The debacle fueled massive losses in the US corn industry after shipments of Viptera corn seed and its cousin, Duracade, were turned away by China. What’s more, given the co-mingling that happens when corn is processed and distributed, China made the decision to turn away all US corn shipments, triggering a free fall in corn prices and producing a glut in the market. Various commercial and private farmers as well as corn distributors have launched Syngenta lawsuits against the company that developed the Viptera and Duracade corn seed to ward against insects and other natural pests.
Syngenta Genetically Modified Corn Seed Sales lawsuits have been filed at the state level, with many of the connected lawsuits having been consolidated in Kansas. However, there are those who continue to argue that cases do not belong in federal court. Plaintiffs Cargill Inc., Archer Daniels Midland Co. and a handful of commercial farmers continue to argue that no federal issue is raised by their state-law claims and are lobbying to have cases remanded to state court.
However, Syngenta continues to argue that federal court is the proper venue given an alleged “international trade incident” with regard to the delayed approval of Viptera corn seed and the Duracade product, and the refusal to admit the GMO corn into the country. As a result, Syngenta holds that claims give rise to federal review given a question over the legality of China’s decision.
“The complaints make clear that China’s actions directly caused plaintiffs’ alleged injuries - specifically, China’s actions in delaying approval of Viptera corn, rejecting shipments containing Viptera, and later banning U.S. corn imports,” Syngenta argued. “Plaintiffs claim they were injured ‘as a result of China’s prohibition on’ Viptera, and there is no question that plaintiffs’ alleged injuries would not have occurred but for China’s actions.”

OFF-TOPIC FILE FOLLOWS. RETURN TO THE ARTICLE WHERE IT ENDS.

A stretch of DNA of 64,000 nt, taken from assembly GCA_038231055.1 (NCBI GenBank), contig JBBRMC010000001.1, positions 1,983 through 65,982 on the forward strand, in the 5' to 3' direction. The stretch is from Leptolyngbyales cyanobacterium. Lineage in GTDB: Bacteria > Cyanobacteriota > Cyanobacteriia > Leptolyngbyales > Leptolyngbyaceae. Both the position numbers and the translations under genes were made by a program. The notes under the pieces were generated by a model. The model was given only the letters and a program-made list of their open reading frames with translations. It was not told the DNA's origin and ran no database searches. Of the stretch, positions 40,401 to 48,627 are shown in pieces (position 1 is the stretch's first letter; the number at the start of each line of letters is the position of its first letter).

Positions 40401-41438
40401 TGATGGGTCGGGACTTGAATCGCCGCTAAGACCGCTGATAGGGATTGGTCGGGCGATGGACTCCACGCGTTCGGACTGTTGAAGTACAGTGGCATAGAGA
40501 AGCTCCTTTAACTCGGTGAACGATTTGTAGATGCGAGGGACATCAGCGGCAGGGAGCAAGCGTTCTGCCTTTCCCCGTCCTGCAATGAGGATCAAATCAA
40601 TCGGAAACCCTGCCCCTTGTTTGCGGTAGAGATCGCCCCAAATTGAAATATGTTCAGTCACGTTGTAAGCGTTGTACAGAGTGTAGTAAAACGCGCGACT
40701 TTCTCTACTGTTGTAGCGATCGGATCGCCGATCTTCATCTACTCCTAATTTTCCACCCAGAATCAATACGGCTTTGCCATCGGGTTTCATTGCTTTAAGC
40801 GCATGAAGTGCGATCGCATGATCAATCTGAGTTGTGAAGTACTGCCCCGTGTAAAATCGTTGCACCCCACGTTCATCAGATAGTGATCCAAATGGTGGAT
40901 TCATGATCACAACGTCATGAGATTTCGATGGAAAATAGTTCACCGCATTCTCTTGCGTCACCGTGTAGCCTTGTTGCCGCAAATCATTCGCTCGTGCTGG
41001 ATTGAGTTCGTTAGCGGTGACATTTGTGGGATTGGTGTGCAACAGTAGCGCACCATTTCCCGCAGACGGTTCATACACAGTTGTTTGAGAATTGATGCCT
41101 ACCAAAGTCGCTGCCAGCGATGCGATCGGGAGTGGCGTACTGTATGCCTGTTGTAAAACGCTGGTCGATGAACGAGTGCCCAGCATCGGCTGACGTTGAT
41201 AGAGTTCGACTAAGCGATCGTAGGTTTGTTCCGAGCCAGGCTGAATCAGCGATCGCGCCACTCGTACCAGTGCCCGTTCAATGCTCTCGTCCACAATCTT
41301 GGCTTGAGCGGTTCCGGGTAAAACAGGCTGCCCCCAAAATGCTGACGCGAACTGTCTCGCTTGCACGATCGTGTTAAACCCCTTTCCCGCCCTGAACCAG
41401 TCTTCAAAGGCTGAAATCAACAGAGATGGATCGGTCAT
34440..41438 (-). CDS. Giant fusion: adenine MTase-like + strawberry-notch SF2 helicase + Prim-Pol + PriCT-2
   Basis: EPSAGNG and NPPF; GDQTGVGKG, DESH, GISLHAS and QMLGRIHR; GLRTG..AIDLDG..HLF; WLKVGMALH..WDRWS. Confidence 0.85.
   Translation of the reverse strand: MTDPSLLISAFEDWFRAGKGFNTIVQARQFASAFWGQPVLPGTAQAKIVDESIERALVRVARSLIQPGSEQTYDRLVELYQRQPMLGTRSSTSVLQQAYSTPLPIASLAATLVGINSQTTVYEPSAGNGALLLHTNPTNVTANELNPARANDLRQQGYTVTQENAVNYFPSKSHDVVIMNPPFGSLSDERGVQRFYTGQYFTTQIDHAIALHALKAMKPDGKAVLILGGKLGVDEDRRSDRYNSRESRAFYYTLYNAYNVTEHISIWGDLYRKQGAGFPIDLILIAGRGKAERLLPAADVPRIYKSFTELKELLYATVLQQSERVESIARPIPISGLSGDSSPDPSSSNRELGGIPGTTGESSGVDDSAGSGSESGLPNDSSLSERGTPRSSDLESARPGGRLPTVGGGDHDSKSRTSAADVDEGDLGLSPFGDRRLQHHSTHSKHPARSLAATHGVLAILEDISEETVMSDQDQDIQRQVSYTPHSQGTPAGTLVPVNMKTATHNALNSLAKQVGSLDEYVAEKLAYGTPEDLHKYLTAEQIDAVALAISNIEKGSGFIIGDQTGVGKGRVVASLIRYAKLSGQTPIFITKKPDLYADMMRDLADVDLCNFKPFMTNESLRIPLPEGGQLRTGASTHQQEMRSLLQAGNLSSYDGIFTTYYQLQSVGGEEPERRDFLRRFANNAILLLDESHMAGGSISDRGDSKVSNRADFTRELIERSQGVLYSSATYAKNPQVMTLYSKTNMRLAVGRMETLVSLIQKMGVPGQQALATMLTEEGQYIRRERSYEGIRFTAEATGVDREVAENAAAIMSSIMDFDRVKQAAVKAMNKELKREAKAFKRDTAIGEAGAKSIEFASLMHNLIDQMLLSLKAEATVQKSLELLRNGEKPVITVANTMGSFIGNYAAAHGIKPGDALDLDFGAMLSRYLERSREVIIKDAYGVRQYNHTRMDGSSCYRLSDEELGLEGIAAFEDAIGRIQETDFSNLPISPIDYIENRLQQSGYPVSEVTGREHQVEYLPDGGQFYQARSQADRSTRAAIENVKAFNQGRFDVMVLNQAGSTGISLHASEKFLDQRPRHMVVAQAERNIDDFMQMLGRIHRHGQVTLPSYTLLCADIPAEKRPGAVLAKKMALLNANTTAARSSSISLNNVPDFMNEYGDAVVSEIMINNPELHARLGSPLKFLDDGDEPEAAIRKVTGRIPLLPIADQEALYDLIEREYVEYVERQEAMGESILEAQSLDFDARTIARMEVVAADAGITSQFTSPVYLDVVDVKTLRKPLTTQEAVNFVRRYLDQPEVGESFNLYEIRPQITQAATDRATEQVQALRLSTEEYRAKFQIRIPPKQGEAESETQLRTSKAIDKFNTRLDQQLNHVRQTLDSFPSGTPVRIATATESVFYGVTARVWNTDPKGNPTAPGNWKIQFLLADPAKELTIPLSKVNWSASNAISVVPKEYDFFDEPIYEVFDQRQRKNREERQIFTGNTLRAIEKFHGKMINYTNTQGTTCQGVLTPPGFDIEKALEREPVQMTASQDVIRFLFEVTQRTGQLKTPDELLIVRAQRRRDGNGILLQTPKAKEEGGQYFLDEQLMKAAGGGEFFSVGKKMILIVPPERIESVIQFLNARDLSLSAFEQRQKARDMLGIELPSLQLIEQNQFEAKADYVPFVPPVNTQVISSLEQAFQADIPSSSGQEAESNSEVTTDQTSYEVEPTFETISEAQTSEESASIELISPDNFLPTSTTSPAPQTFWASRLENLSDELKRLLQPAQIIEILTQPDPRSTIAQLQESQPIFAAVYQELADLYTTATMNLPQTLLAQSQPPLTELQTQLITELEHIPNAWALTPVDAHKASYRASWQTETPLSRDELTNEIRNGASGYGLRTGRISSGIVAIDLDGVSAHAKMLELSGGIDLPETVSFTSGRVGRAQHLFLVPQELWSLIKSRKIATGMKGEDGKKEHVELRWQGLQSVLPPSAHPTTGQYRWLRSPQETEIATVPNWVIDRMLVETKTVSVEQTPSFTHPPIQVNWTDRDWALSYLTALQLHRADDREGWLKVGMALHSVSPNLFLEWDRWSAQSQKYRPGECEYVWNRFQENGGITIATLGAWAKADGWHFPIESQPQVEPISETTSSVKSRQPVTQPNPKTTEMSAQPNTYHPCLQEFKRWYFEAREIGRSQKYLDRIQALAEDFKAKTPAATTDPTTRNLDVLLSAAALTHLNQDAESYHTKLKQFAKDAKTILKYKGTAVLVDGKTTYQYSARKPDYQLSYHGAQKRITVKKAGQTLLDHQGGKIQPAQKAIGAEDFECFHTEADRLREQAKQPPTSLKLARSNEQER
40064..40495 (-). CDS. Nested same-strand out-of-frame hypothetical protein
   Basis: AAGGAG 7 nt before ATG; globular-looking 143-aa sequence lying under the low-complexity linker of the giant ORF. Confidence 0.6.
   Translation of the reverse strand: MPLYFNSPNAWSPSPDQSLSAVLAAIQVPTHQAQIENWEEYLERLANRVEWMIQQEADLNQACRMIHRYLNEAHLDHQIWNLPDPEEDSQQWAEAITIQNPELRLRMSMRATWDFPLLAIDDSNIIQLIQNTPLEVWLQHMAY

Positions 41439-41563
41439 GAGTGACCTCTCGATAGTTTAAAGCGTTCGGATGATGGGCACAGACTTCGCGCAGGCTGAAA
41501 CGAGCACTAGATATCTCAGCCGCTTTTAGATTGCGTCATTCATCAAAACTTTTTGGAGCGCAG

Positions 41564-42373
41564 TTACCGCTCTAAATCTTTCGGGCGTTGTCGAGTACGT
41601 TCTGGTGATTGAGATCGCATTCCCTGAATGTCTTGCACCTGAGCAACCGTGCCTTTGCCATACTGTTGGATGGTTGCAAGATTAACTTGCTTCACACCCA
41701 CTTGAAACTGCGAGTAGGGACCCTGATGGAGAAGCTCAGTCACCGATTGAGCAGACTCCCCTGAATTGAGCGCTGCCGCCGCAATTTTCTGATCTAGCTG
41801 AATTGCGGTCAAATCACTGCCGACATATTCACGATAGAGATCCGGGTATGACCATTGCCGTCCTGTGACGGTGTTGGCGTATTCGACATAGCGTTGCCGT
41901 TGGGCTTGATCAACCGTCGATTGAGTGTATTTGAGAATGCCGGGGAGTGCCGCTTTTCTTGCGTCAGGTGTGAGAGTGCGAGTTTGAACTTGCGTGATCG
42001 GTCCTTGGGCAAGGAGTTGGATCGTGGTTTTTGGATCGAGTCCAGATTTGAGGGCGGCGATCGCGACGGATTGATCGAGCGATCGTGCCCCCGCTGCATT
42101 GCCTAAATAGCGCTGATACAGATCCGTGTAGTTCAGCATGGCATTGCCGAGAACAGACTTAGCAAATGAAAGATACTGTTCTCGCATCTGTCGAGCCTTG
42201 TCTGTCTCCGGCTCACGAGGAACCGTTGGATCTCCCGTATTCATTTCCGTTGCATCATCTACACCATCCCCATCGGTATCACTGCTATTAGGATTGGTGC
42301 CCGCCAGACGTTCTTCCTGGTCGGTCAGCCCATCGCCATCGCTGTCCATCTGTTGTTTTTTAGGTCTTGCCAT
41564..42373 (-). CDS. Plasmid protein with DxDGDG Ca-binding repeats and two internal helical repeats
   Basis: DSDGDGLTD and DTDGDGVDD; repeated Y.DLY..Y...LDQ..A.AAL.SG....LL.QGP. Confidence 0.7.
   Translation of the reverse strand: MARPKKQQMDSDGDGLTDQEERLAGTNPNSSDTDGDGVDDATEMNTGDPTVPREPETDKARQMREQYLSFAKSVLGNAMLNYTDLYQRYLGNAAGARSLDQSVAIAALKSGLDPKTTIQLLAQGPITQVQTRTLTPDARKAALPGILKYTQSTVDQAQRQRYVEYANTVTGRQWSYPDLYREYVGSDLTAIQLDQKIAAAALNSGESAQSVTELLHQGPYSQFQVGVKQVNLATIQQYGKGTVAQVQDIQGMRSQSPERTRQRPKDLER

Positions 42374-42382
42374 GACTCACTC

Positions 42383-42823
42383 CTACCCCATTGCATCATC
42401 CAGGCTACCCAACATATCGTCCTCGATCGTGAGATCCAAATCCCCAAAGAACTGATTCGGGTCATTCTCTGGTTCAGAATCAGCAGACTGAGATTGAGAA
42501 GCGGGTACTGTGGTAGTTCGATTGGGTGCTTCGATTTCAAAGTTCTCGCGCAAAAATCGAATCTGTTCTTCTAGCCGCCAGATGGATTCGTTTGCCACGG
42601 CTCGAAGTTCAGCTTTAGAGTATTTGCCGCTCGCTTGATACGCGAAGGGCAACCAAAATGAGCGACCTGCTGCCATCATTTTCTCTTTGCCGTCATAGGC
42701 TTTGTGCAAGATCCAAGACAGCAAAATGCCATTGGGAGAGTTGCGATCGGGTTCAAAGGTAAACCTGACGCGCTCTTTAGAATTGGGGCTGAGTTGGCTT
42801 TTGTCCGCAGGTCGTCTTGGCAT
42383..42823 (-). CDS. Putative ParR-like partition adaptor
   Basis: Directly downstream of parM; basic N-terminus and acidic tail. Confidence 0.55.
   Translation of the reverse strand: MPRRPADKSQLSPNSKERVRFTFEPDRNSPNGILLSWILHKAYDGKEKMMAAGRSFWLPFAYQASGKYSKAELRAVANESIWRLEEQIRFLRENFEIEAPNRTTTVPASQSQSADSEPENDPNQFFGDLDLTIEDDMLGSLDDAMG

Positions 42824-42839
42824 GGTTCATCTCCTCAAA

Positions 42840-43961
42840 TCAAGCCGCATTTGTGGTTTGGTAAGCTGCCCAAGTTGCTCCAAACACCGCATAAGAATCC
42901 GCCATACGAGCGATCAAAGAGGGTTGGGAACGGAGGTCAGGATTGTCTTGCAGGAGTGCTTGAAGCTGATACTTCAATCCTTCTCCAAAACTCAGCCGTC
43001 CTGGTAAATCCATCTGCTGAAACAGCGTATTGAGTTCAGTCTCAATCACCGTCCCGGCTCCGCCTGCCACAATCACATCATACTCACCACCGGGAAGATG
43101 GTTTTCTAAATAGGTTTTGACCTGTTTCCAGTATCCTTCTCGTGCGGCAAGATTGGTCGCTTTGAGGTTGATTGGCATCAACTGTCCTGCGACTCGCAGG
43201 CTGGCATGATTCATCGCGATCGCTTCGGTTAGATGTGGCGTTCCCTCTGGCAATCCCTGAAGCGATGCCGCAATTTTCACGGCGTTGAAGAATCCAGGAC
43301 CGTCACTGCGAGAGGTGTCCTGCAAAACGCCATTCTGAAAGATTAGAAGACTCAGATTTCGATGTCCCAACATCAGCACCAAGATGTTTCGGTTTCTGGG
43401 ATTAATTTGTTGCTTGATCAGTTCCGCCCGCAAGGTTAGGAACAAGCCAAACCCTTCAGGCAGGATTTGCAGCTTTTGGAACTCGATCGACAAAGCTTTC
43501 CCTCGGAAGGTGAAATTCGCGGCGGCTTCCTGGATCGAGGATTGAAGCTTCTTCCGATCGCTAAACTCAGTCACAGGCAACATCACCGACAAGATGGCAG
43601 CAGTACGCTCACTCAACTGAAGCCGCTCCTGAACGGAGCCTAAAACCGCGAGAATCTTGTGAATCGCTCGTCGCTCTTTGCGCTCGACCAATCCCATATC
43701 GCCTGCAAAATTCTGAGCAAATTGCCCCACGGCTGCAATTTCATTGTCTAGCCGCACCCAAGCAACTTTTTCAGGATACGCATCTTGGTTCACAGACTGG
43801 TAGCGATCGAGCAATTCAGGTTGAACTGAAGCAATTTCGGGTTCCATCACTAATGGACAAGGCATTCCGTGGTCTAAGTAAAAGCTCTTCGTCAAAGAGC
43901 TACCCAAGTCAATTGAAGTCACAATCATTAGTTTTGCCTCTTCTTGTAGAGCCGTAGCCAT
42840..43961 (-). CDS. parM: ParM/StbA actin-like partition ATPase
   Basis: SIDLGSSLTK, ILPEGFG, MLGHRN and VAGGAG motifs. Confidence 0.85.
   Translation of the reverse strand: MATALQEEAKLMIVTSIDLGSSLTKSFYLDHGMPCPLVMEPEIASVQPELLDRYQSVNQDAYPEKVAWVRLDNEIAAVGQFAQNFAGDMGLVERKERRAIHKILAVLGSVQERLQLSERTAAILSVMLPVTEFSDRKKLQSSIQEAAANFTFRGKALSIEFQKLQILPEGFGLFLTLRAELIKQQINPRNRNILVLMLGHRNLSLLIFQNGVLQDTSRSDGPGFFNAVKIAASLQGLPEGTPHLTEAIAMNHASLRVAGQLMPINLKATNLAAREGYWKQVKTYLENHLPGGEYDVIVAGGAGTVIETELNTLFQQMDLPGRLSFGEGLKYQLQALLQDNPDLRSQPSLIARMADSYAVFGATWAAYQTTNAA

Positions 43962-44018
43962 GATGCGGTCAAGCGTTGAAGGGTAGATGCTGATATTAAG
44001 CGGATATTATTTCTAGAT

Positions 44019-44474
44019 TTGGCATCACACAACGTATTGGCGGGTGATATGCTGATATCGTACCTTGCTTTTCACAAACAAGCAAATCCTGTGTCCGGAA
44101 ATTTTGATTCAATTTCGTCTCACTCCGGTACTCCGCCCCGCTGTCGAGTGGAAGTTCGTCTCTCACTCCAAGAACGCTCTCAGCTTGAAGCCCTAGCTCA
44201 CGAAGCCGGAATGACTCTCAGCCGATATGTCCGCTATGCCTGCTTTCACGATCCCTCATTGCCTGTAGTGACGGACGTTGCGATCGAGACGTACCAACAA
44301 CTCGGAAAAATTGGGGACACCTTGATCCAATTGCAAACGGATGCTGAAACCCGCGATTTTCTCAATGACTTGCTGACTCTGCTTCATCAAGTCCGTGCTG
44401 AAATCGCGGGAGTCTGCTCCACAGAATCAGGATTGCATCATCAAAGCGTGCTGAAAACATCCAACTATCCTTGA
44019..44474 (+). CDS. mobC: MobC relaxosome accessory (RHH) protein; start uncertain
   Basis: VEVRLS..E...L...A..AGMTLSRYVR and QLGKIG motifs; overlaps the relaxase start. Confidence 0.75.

The GMO seed carries the MIR162 trait originally submitted by Syngenta for approval in 2010. Over the ensuing years the trait was approved by several countries, and presumably Syngenta was led to believe that approval by China - the largest importer of US corn - was imminent. Syngenta began actively promoting the insect-resistant corn to farmers, many of whom planted Duracade corn seed and/or Viptera. While the number of commercial and private farmers planting the newly introduced seed remained a small minority compared with the US farming community overall, the co-mingling of corn in the distribution process resulted in a much larger problem…
To that end, when China refused shipments of corn carrying the MIR162 trait, the refusal was not confined to GMO corn but ALL corn shipments from the US due to the co-mingling issue. This led to massive losses estimated to be between $1 billion and $3 billion.
China finally approved MIR162 in December 2014 - nearly five years after Syngenta GMO Corn Seed was submitted for approval in March 2010.
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Syngenta lawsuits filed by Cargill, ADM and a pair of commercial farming operations were originally filed in state courts of Arkansas and Louisiana. The current case being debated is In Re Syngenta AG MIR 162 Corn Litigation, case number 2:14-md-02591, in the US District Court for the District of Kansas.